Sankara was born in 1949, in a Roman Catholic family. He attended primary school in Gaoua and high school in Bobo-Dioulasso, the country's second city. Thomas father had fought for the French during world war two and was captured by the Germans. When Thomas was born, his father and mother wanted him to become a Catholic priest. Fittingly for a country with a large Muslim population, he was also familiar with the Islamic Koran!
After basic military training at his secondary school, Thomas Sankara joined the Army of Upper Volta in 1966. The Republic of Upper Volta became independent of France in 1960. Between 1960 and 1983, Upper Volta had a mixture of military and civilian governments. All claimed to be African nationalist and populist, but in reality they did nothing to help the poor and the working class. Thomas Sankara became a revolutionary when he began to read the works of Karl Marx and Vladimir Lenin. For Sankara its was Marxist socialism in which he saw his future!
Most African nations became ''socialist'' after their independence. Nations like Tanzania tried to build an African style socialism. But like Russian stalinism, this African-socialism was plagued with the same bureaucratic inefficiency. Workers were not giving a voice and were told what to do. The African-socialists believed in a top down socialism, which proofed not to work. Unfortunate Thomas Sankara would make the same mistakes as other African revolutionaries!
Sankara was appointed Secretary of State for Information in a military government in September 1981, journeying to his first cabinet meeting on a bicycle, but he resigned on April 21, 1982 in opposition to what he saw as the regime's anti-labour drift, declaring "Misfortune to those who gag the people!". In 1983 a group of soldiers around Blaise Compaoré, organized a second military coup and made Thomas Sankara, president of the Republic of Upper Volta!
At the age of 33, Thomas Sankara was among the youngest head of states in Africa. He saw his presidency as a change to bring social justice to his poor nation. As president he changed the name of the nation to Burkina Faso and the ideology of his revolution was defined by Sankara as anti-imperialist in a speech on 2 October 1983. His policy was oriented toward fighting corruption, promoting reforestation, averting famine, and making education and health real priorities!
Accompanying his personal charisma, Sankara had an array of original initiatives that contributed to his popularity and brought some international media attention to the Burkinabé revolution:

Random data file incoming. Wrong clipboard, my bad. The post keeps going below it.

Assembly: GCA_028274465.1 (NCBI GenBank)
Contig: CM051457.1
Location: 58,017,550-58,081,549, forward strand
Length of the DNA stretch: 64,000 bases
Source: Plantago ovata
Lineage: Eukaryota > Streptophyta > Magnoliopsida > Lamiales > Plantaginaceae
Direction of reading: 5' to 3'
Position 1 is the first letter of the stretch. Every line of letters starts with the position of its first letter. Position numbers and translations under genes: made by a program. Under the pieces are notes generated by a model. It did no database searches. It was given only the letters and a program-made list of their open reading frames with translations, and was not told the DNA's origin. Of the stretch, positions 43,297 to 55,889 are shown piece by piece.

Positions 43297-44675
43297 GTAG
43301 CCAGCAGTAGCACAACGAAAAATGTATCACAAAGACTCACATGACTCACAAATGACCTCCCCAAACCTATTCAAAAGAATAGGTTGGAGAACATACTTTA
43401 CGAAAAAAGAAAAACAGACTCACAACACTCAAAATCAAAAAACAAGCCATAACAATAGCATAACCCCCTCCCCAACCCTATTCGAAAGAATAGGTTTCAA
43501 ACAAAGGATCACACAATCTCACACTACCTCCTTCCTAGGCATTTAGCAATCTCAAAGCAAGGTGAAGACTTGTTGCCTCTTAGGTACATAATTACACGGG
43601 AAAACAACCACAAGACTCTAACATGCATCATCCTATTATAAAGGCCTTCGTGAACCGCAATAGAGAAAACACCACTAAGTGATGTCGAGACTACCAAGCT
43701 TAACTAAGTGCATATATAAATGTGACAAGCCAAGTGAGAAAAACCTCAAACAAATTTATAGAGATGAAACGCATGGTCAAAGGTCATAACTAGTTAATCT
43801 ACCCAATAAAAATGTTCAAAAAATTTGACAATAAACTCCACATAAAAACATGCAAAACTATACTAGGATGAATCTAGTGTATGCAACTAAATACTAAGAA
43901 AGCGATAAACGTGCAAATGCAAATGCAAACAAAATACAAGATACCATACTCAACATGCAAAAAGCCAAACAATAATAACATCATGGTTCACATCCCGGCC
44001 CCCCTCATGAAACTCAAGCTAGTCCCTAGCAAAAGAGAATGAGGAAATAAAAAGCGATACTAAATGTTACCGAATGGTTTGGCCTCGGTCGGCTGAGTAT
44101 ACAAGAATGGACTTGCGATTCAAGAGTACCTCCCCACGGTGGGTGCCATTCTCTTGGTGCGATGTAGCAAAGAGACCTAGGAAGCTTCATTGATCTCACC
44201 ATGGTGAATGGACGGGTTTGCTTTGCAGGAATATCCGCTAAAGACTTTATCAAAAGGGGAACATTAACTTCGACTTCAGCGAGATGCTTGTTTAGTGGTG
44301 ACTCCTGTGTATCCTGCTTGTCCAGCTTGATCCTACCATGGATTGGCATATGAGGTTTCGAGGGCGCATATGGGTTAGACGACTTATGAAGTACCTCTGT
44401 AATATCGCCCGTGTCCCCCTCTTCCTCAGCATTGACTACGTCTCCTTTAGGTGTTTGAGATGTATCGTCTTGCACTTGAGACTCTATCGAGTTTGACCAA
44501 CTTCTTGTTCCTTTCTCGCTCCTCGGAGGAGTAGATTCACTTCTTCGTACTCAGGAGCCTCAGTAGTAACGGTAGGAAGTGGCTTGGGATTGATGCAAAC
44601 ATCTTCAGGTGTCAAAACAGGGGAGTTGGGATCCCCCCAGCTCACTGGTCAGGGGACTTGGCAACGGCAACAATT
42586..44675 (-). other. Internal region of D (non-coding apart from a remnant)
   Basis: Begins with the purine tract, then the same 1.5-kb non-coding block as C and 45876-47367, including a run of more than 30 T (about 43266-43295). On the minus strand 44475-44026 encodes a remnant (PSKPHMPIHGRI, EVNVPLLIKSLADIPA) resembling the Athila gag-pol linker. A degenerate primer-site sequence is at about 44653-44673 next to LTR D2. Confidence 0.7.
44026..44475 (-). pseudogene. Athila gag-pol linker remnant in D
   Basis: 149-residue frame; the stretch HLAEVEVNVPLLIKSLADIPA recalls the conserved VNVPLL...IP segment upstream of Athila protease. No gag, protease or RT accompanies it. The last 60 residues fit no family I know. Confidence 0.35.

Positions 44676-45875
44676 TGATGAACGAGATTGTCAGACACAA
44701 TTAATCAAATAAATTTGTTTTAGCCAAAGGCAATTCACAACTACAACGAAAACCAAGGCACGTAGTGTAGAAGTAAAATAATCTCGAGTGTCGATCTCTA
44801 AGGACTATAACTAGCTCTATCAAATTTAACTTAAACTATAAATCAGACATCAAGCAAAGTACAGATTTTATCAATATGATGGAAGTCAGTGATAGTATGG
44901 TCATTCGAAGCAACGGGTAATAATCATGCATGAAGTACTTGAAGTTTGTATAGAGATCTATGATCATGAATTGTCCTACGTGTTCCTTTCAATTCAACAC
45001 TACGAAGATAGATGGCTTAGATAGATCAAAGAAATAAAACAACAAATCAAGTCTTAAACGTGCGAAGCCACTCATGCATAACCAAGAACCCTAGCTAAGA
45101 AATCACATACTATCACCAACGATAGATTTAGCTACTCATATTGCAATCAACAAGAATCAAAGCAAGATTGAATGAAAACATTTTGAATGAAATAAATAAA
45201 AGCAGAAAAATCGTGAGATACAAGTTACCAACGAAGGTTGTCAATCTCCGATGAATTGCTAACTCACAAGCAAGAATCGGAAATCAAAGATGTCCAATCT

- He sold off the government fleet of Mercedes cars and made the Renault 5 (the cheapest car sold in Burkina Faso at that time) the official service car of the ministers.
- He reduced the salaries of well-off public servants, including his own, and forbade the use of government chauffeurs and 1st class airline tickets.
- He redistributed land from the feudal landlords to the peasants. Wheat production increased from 1700 kg per hectare to 3800 kg per hectare, making the country food self-sufficient.
- He opposed foreign aid, saying that "he who feeds you, controls you''
- He spoke in forums like the Organization of African Unity against continued neo-colonialist penetration of Africa through Western trade and finance.
- He called for a united front of African nations to repudiate their foreign debt. He argued that the poor and exploited did not have an obligation to repay money to the rich and exploiting.
- In Ouagadougou, Sankara converted the army's provisioning store into a state-owned supermarket open to everyone (the first supermarket in the country).
- He forced well-off civil servants to pay one month's salary to public projects.
- He refused to use the air conditioning in his office on the grounds that such luxury was not available to anyone but a handful of Burkinabes.
- As President, he lowered his salary to $450 a month and limited his possessions to a car, four bikes, three guitars, a fridge and a broken freezer.
- A motorcyclist himself, he formed an all-women motorcycle personal guard.
- He required public servants to wear a traditional tunic, woven from Burkinabe cotton and sewn by Burkinabe craftsmen.
- He was known for jogging unaccompanied through Ouagadougou in his track suit and posing in his tailored military fatigues, with his mother-of-pearl pistol.
- When asked why he didn't want his portrait hung in public places, as was the norm for other African leaders, Sankara replied "There are seven million Thomas Sankaras."
- An accomplished guitarist, he wrote the new national anthem himself.
A close ally of Burkina Faso was the Socialist People's Libyan Arab Jamahiriya. Muammar Gaddafi supported the young Sankara. Also Gaddafi claimed that Burkina Faso could become the second Jamahiriyan nation after Libya!